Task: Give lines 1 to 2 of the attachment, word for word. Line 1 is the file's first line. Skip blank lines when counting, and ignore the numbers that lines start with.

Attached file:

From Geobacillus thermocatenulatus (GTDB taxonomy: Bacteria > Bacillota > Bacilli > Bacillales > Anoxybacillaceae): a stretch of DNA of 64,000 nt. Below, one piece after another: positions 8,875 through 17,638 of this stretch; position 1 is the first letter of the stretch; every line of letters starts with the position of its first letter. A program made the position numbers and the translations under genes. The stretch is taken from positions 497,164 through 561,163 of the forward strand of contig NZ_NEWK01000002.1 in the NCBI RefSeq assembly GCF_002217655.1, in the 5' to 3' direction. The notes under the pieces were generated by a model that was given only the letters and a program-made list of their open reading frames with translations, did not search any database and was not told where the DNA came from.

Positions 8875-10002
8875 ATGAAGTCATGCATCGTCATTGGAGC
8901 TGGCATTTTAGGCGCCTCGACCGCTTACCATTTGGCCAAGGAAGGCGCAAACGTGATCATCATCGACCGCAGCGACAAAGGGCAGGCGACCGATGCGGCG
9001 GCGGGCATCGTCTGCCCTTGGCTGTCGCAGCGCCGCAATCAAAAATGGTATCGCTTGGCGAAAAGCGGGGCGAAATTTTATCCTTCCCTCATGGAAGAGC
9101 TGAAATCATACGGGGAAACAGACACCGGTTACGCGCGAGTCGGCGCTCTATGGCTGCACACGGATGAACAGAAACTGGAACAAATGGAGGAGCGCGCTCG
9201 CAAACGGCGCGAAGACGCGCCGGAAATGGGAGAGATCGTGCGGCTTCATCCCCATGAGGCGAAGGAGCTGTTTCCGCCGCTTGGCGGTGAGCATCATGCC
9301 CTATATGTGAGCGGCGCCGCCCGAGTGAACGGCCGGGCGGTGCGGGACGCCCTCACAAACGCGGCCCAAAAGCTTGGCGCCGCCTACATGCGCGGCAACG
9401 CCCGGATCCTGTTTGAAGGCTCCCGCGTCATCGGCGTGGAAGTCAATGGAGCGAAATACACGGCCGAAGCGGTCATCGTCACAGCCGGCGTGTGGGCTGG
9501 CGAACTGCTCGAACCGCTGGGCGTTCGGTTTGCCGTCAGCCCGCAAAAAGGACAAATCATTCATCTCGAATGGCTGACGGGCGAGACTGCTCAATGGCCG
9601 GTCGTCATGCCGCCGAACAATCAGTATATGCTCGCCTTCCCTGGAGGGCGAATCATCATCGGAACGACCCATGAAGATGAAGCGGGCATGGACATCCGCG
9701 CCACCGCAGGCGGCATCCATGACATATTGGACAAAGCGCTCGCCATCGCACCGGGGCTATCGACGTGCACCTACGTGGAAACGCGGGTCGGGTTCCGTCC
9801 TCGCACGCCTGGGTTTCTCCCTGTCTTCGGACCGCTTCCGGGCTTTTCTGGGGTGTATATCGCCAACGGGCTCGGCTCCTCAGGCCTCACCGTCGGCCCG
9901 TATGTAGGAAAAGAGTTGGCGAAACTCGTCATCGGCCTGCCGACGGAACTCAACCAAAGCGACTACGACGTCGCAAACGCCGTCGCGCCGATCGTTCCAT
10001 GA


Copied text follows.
From Geobacillus thermocatenulatus (GTDB taxonomy: Bacteria > Bacillota > Bacilli > Bacillales > Anoxybacillaceae): a stretch of DNA of 64,000 nt. Below, one piece after another: positions 8,875 through 17,638 of this stretch; position 1 is the first letter of the stretch; every line of letters starts with the position of its first letter. A program made the position numbers and the translations under genes. The stretch is taken from positions 497,164 through 561,163 of the forward strand of contig NZ_NEWK01000002.1 in the NCBI RefSeq assembly GCF_002217655.1, in the 5' to 3' direction. The notes under the pieces were generated by a model that was given only the letters and a program-made list of their open reading frames with translations, did not search any database and was not told where the DNA came from.

Positions 8875-10002